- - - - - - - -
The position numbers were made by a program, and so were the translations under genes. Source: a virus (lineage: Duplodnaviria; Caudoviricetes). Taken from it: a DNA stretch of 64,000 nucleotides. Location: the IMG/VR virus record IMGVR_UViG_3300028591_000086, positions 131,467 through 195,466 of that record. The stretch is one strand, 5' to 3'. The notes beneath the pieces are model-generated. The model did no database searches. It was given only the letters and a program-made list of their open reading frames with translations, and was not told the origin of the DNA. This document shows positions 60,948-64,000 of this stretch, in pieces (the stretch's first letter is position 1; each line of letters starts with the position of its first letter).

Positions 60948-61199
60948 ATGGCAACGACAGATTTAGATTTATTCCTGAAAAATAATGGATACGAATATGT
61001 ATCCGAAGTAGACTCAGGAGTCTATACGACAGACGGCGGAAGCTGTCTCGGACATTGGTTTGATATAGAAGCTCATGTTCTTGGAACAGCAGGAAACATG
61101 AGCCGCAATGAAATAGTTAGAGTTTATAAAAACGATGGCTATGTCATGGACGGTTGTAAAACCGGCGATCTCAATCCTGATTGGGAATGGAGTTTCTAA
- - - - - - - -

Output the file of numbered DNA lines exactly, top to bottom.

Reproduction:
The position numbers were made by a program, and so were the translations under genes. Source: a virus (lineage: Duplodnaviria; Caudoviricetes). Taken from it: a DNA stretch of 64,000 nucleotides. Location: the IMG/VR virus record IMGVR_UViG_3300028591_000086, positions 131,467 through 195,466 of that record. The stretch is one strand, 5' to 3'. The notes beneath the pieces are model-generated. The model did no database searches. It was given only the letters and a program-made list of their open reading frames with translations, and was not told the origin of the DNA. This document shows positions 60,948-64,000 of this stretch, in pieces (the stretch's first letter is position 1; each line of letters starts with the position of its first letter).

Positions 60948-61199
60948 ATGGCAACGACAGATTTAGATTTATTCCTGAAAAATAATGGATACGAATATGT
61001 ATCCGAAGTAGACTCAGGAGTCTATACGACAGACGGCGGAAGCTGTCTCGGACATTGGTTTGATATAGAAGCTCATGTTCTTGGAACAGCAGGAAACATG
61101 AGCCGCAATGAAATAGTTAGAGTTTATAAAAACGATGGCTATGTCATGGACGGTTGTAAAACCGGCGATCTCAATCCTGATTGGGAATGGAGTTTCTAA